|Rule of Law Index 2020
||World Justice Project
- The Rule of Law Index is a quantitative assessment tool designed to offer a detailed and comprehensive picture of the extent to which countries adhere to the rule of law in practice.
- It has been released by WJP, an independent organization, annually since 2009.
- The index covers 128 countries.
It measures countries’ rule of law performance across eight factors:
- Constraints on Government Powers,
- Absence of Corruption,
- Open Government,
- Fundamental Rights,
- Order and Security,
- Regulatory Enforcement,
- Civil Justice, and
- Criminal Justice.
How is the rule of law defined?
- The World Justice Project defines the rule of law system as one in which the following four universal principles are upheld:
- The government and its officials and agents are accountable under the law.
- The laws are clear, publicized, stable and fair, and protect fundamental rights, including the security of persons and property.
- The process by which the laws are enacted, administered, and enforced is accessible, efficient, and fair.
- Justice is delivered by competent, ethical, and independent representatives and neutrals who are of sufficient number, have adequate resources and reflect the makeup of the communities they serve.
- More countries declined than improved in overall rule of law performance for a third year in a row, continuing a negative slide toward weakening and stagnating rule of law around the world.
- At a global level, countries experienced the biggest declines over the past year in the areas of Fundamental Rights, Constraints on Government Powers, and Absence of Corruption.
- Denmark, Norway, and Finland topped the index.
- Venezuela, Cambodia, and DR Congo had the lowest overall rule of law scores- the same as in 2019.
- India was ranked at 69th position.
- India has never been ranked even among top 50 in the Index, but successive governments did nothing to improve the international ranking of India, said the petition.
- Poor rule of law has a devastating effect on the right to life, liberty, economic justice, fraternity, individual dignity and national integration.
- A petition was filed in the Supreme Court asking the Court to direct the government to set up expert panels to boost India’s prospects in this index.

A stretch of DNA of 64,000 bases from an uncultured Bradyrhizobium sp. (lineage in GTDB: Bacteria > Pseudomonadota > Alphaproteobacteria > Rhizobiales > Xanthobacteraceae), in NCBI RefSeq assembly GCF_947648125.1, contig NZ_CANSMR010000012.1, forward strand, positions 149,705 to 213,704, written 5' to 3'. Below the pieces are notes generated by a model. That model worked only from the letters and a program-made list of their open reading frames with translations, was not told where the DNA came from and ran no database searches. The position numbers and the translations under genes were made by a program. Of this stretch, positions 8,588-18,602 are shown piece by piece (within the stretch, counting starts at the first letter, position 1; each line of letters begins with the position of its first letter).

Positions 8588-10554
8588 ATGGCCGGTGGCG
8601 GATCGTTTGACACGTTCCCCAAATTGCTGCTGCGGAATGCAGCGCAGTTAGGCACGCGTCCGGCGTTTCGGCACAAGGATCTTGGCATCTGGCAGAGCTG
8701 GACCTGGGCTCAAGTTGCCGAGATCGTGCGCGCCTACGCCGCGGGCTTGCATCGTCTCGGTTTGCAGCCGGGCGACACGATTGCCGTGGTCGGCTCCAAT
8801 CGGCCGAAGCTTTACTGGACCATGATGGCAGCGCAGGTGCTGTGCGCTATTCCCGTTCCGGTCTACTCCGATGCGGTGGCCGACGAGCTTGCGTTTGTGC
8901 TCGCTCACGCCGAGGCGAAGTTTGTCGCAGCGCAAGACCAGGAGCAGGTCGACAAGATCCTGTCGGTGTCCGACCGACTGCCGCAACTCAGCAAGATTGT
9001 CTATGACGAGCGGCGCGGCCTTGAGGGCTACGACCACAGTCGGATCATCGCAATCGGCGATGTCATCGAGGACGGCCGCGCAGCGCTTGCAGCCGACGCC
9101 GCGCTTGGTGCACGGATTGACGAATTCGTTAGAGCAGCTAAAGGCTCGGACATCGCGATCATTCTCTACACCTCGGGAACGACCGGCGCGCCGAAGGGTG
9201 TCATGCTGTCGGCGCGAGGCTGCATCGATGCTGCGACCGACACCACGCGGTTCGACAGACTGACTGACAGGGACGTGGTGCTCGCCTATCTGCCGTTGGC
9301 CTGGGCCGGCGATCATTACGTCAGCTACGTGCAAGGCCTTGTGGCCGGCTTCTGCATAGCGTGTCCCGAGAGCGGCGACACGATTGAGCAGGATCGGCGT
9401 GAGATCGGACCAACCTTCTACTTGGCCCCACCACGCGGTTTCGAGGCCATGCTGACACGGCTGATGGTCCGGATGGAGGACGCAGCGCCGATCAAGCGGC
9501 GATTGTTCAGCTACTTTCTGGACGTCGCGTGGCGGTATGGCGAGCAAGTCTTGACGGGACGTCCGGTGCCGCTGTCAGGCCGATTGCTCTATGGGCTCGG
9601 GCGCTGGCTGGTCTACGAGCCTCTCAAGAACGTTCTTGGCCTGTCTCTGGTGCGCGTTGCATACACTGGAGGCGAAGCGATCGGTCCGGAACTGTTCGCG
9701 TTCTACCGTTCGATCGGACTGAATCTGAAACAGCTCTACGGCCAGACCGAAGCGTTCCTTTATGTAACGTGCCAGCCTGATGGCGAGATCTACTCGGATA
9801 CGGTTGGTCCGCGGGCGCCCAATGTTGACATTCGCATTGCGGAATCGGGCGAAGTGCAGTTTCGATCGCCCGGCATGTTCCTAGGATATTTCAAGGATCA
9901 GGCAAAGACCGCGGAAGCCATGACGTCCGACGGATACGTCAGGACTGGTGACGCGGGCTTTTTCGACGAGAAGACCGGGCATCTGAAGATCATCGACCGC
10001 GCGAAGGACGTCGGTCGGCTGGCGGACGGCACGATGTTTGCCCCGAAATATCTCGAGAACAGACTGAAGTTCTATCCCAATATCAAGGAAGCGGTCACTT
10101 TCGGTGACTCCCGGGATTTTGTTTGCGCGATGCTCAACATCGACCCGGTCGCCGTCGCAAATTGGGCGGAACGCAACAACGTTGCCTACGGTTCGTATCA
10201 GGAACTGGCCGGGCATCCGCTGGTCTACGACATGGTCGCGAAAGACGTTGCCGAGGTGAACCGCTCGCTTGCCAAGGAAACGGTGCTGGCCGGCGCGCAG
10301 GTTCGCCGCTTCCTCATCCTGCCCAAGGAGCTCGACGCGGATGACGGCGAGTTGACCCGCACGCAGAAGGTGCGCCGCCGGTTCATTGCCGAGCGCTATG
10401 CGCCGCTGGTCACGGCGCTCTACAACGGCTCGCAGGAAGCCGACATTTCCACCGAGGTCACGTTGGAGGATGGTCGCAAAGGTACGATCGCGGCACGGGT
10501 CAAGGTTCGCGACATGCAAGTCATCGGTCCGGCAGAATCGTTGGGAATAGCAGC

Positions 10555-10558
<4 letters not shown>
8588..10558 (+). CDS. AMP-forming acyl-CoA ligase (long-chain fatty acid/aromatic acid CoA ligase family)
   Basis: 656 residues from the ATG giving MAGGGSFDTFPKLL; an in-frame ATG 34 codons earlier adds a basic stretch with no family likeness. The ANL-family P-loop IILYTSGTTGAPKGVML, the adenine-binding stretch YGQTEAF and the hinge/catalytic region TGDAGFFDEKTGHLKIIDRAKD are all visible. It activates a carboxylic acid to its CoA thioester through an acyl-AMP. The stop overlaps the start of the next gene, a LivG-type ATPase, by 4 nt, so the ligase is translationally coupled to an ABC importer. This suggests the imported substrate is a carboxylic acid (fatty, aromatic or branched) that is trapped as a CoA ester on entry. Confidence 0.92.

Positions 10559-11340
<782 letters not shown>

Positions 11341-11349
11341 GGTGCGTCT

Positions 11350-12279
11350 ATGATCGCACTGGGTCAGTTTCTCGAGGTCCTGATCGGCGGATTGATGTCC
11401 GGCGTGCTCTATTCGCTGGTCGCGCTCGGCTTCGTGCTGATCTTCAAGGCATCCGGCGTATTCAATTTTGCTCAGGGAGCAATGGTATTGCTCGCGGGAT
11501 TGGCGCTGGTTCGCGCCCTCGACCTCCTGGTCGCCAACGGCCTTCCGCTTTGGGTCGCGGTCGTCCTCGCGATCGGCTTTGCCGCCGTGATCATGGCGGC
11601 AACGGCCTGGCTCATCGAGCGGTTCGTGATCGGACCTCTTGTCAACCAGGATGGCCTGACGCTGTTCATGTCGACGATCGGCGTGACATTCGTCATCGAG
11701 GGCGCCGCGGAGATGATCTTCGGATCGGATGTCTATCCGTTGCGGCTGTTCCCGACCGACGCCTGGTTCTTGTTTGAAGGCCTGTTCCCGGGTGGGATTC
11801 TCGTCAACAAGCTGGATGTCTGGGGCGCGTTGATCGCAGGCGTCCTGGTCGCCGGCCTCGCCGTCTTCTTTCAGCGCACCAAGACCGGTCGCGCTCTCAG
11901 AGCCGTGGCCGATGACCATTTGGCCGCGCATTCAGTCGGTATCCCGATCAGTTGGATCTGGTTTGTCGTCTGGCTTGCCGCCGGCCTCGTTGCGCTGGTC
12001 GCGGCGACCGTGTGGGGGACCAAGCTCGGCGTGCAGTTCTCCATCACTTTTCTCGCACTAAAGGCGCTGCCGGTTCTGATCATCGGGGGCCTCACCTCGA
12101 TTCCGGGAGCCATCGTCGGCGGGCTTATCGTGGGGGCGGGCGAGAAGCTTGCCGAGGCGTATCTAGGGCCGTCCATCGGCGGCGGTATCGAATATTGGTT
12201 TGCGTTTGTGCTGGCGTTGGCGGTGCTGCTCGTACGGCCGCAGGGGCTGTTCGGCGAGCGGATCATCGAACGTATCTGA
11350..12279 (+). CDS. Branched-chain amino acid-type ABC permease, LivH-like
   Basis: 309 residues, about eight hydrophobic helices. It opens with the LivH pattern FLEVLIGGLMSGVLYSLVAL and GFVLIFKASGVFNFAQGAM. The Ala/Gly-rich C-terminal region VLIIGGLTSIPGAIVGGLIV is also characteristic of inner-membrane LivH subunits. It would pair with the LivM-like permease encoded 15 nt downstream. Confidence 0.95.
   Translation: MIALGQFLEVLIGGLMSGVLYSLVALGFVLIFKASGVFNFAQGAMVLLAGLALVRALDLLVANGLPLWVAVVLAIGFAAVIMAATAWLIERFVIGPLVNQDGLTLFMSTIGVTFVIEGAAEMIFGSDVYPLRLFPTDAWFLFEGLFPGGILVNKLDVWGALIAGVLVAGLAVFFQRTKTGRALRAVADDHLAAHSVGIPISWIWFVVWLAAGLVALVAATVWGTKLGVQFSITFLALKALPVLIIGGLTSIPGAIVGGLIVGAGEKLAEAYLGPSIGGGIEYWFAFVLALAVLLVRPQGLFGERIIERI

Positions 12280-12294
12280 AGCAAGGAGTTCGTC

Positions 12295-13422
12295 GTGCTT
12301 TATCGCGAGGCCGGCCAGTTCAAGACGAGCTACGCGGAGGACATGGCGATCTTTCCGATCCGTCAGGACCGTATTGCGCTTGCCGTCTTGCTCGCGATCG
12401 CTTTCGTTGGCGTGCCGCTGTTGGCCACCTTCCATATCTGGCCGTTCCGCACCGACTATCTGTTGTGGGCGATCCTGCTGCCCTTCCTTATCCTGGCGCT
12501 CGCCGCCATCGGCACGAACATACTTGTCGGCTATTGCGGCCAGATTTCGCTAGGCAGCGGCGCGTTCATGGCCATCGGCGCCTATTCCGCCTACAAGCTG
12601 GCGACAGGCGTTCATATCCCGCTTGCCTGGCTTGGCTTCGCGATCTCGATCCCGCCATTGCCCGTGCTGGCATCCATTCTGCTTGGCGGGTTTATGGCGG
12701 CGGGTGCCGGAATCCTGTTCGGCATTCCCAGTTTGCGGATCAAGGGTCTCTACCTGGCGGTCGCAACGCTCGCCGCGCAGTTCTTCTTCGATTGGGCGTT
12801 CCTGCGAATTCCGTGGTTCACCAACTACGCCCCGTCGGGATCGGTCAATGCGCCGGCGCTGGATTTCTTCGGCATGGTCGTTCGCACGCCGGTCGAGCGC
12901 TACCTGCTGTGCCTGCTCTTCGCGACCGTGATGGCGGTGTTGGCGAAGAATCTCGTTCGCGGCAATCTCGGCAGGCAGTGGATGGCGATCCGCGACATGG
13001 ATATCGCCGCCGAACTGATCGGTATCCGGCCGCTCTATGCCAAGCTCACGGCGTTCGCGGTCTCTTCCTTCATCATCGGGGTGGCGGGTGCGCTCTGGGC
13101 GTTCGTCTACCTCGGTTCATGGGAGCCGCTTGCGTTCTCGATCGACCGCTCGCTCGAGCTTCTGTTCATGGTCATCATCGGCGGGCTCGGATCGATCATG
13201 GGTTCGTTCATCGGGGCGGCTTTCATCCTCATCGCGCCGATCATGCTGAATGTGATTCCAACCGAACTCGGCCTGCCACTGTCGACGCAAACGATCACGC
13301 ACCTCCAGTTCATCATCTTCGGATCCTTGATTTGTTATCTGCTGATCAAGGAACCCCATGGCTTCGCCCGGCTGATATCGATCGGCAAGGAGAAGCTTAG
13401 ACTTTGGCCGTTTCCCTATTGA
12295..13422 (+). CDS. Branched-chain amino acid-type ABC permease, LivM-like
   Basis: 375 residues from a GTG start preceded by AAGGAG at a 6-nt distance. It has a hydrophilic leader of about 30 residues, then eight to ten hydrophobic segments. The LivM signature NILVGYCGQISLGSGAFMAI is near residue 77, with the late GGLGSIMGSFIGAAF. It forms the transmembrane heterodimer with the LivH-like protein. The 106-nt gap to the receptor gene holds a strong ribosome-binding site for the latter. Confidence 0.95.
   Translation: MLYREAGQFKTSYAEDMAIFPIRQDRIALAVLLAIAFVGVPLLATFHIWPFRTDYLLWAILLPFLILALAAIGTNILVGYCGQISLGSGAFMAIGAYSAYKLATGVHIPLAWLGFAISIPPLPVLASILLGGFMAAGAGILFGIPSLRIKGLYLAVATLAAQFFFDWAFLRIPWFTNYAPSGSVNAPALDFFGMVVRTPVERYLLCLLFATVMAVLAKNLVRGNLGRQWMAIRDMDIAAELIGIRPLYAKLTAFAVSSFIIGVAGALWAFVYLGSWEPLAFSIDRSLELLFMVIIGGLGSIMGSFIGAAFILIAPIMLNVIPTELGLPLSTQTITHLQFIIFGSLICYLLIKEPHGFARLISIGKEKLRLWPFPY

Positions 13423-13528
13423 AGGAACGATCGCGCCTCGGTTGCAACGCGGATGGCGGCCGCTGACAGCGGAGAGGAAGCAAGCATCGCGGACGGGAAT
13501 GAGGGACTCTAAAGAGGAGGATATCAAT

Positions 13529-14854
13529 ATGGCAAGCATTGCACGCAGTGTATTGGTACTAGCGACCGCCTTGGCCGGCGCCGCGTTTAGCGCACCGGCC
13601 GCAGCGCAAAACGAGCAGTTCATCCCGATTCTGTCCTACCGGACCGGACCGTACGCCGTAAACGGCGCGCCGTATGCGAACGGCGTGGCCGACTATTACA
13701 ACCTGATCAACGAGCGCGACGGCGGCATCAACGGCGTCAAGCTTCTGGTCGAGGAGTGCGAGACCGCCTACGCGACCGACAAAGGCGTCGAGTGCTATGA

| Global Peace Index (GPI) 2020
||Institute for Economics & Peace
- GPI has been measuring violence and unrest since 2008.
- The GPI ranks 172 independent states and territories according to their levels of peacefulness.
- In the past decade, the GPI has presented trends of increased global violence and less peacefulness.
- It covers 99.7% of the world’s population and uses 23 qualitative and quantitative indicators from highly respected sources to compile the index.
- It ranks countries according to their level of peacefulness based on three thematic domains:
- The level of societal safety and security.
- The extent of ongoing domestic and international conflict.
- The degree of militarisation.
- It measures the presence or absence of violence, fear of violence, and unrest.
- This year it has also examined the likely impact of the COVID-19 coronavirus pandemic on levels of global peace.
- The results this year show that the level of global peacefulness deteriorated, with the average country score falling by 0.34%.
- Iceland remains the most peaceful country in the world, a position it has held since 2008.
- It is joined at the top of the index by New Zealand, Austria, Portugal, and Denmark.
- Europe remains the most peaceful region in the world, although it recorded a slight deterioration in peacefulness.
- The region is home to 13 of the 20 most peaceful countries, and only two European countries are not ranked in the top half of the index.